Hooray for the sunshine and thank you to all you wonderful and generous people who came along and supported this year's yoga "class on the grass" thus far raising an incredible £640 with more to come from those unable to attend this morning - I have no doubt this will make a difference to lives both through Autism Guernsey and the Nepal Earthquake Appeal.  Thank you also to those who made such yummy cakes - very kind and much appreciated. 

I LOVE that we can help others through our yoga practice. It is so easy to forget about our interconnected nature as we become absorbed by our own lives with all its ups and downs and dramas.  It is all so easy to forget about the suffering of others too especially those in the developing world if we are no longer bombarded with their images on TV and in media.

This has certainly happened with Nepal which has all of a sudden disappeared from the news channels so that we could easily forget that the Earthquake ever happened, that people lost their lives and that others still have no where to live and no food to feed their children.  We cannot even imagine...and sometimes better not to imagine.

You could argue of course that we all suffer one way or another.  We may well be able to feed our children and shelter from the rain but this is not to say that we do not suffer all the same. Ironically however, it is our own suffering that is the seed of compassion - our own happiness flows more freely when we take the focus off ourselves and put it onto others. Once we have felt our own heart, we can begin to remind ourselves that others have hearts too.

There is this marvellous quote from the Dalai Lama which resonates hugely, it reads:

"We are but visitors on this planet. We are here for ninety or one hundred years at the very most. During that period, we must try to do something good, something useful with our lives. If you contibute to other people's happiness, you will find the true goal, the true meaning of life."

We can help people every day of our lives if we choose, we don't have to give money to them or raise money for them, we can help by simply opening our hearts to them, by  listening to them (how often do we truly listen) or by smiling at them, or just simply being kind and compassionate.  We spend so much of our lives rushing around that it is so easy to become disconnected to those around us and to forget how much we are - at the core - so connected to one another.

 

There is this marvellous extract in "Wherever You Go, There You Are" by Jon Kabat-Zinn:

"It seems we know full well from childhood that everything is connected to everything else in certain ways, that this happens because that happened, that for this to happen, that has to happen. Just recall all these old folk tales, such as the one about the fox who drinks most of an old woman’s pail of milk which she neglected to watch as she was gathering wood for a fire. She cuts off his tail in a fit of anger. The fox asks for his tail back, and the old woman says she will sew his tail back on for him if he will give her back her milk. So he goes to the cow in the field and asks for some milk, and the cow says she will give the fox some milk if the fox brings her some grass. So the fox goes to the field and asks for some grass, and the field says, “bring me some water.” So he goes to the stream and asks for water and the stream says, “Bring me a jug.” This goes on until a miller, out of kindness and sympathy, gives the fox some grain to give the hen to get the egg to give to the peddler to get the bead to give to the maiden to get the jug to fetch the water…and so the fox gets his tail back and goes away happy.” Kabat-Zinn concludes, “This has to happen in order for that to happen. Nothing comes from nothing. Everything has antecedents. Even the miller’s kindness came from somewhere.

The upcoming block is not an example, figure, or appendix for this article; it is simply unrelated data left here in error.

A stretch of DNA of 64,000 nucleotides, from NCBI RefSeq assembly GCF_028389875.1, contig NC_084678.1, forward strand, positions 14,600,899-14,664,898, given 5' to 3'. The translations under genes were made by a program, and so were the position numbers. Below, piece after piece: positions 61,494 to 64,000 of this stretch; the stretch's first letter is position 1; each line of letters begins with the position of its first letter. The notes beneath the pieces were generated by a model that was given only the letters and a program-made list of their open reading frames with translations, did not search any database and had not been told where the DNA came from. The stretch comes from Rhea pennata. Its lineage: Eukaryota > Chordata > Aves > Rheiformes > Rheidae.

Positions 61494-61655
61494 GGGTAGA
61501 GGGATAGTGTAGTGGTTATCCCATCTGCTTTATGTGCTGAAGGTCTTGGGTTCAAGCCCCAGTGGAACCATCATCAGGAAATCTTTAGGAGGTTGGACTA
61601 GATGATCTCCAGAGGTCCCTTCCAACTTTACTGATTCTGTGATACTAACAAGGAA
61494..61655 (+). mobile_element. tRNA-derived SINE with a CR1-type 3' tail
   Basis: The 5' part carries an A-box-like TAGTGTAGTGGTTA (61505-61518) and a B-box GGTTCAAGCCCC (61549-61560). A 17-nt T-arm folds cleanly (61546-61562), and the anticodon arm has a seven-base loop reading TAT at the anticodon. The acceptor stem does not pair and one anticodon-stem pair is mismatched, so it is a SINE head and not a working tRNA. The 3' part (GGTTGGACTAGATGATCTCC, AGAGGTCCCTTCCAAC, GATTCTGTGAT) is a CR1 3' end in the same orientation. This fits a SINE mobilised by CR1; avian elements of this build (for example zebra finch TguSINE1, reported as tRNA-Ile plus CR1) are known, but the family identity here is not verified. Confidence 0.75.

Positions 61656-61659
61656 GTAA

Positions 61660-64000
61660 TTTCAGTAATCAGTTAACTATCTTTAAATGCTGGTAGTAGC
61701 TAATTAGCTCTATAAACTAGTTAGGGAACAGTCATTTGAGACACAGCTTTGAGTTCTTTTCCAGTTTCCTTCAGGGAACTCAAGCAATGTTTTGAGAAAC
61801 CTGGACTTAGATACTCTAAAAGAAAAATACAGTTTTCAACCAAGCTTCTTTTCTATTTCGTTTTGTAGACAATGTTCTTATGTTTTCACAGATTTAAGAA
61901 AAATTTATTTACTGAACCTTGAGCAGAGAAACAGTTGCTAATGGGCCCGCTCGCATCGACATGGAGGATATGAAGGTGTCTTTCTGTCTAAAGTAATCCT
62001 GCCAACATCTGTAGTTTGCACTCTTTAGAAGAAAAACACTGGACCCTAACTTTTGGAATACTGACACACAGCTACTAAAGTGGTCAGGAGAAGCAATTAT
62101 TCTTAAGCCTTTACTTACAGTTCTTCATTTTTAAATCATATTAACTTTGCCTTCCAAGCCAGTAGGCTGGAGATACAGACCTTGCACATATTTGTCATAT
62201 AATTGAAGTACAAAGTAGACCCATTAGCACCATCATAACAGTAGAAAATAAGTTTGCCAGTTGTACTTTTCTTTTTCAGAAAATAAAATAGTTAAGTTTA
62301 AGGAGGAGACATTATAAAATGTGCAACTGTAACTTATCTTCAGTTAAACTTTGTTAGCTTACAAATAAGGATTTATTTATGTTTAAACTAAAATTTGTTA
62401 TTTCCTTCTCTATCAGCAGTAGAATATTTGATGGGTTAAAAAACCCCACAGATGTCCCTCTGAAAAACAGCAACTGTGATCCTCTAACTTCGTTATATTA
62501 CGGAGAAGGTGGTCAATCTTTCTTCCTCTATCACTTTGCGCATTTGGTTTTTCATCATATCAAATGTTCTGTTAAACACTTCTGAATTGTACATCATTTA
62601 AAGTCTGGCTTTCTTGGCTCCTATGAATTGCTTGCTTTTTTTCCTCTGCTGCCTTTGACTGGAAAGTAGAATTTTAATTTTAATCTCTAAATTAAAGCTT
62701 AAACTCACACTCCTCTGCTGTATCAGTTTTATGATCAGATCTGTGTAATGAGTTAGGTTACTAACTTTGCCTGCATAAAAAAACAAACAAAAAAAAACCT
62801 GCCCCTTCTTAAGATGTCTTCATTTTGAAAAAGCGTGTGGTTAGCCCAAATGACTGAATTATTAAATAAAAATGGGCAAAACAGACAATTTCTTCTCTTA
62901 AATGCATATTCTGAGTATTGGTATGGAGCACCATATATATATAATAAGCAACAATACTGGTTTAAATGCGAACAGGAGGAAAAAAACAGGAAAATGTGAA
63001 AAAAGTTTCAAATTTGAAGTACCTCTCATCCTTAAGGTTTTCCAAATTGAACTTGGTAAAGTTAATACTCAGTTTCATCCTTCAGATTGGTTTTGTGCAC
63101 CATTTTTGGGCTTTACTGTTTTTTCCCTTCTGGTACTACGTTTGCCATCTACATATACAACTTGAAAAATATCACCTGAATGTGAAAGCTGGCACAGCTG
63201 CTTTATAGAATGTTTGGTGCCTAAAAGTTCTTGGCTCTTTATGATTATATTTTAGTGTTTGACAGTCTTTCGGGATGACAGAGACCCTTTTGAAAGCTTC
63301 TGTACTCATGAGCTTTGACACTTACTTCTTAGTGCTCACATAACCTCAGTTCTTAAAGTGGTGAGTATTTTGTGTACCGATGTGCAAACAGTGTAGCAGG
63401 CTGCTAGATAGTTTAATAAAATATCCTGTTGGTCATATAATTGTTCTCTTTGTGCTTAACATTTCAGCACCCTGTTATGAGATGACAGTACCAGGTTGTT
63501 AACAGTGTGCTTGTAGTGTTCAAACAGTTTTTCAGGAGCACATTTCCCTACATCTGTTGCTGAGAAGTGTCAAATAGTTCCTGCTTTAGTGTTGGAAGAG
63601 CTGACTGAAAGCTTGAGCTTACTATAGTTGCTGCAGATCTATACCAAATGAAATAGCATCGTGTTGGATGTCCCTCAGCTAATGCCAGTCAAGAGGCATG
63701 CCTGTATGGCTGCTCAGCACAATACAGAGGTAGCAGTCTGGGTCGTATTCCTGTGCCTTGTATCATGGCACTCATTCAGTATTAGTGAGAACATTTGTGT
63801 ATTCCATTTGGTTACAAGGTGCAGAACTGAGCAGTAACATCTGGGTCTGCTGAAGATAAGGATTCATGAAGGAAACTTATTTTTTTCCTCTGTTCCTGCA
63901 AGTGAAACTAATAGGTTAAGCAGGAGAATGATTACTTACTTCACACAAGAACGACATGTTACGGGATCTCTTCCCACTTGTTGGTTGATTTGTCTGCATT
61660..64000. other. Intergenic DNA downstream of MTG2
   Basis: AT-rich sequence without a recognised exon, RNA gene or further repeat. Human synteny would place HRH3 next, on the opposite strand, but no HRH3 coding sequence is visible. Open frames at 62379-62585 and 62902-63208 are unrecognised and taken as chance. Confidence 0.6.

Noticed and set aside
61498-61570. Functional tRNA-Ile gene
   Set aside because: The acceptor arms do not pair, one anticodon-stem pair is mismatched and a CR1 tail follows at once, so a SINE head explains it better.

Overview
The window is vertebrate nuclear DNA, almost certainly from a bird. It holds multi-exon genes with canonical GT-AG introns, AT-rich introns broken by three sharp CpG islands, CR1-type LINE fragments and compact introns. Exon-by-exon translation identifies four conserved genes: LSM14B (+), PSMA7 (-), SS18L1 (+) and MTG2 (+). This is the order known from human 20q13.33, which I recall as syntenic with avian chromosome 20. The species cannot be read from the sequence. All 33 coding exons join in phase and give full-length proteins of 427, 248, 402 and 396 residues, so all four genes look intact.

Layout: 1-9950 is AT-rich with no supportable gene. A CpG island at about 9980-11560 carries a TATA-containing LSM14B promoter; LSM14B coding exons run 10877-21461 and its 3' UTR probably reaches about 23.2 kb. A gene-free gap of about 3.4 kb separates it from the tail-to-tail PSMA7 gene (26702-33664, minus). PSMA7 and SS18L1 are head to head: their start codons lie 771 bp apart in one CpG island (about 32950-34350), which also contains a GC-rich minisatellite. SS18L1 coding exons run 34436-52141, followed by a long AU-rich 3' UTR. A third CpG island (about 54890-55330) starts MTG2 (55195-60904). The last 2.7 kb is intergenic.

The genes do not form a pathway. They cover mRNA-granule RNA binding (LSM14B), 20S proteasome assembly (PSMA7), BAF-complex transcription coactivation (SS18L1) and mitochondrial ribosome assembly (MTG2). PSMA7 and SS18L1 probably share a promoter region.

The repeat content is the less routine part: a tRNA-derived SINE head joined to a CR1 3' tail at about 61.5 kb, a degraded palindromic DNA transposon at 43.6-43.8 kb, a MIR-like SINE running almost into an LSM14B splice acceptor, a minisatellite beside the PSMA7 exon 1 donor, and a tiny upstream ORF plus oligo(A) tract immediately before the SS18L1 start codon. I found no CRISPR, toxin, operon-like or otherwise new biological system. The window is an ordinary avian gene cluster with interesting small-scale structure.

Looking deeply into the process, we can see that the same applies. No sunlight, no life. No water, no life. No plants, no photosynthesis, no oxygen for animals to breathe. No parents, no you. No trucks, no food in the cities. No truck manufacturers. No mining, no steel for the steel workers. No food, no steel workers. No rain, no food. No sunlight, no rain. No conditions for star and planet formations in the formative universe, no sunlight, no Earth. These relationships are not always simple and linear. Usually things are embedded in a complex web of finely balanced interconnections. Certainly what we call life, or health, or the biosphere, are all complex systems of interconnections, with no absolute starting point or end.

So you see it helps, I believe, to remember that our every action has an effect.  That if we can find the courage and strength to live life from our hearts with compassionate and be present, truly present, the more we can help to ease suffering, not only others but also our own.  So that when we practice yoga we practice for the benefit of the whole world, we offer ourselves, our heart and our soul and try and make a difference, however small, in this world.

So thank you again to all of you who made a difference on your yoga mats this morning and thank you to all you wonderful open-hearted people who make a difference every day without needing recognition, and thank you to my parents for all the many ways in which they have made a difference by opening their home and their hearts.  May we all find the courage to truly live our lives from our hearts with a sense of connectedness to one other every day of our lives. Om shanti.

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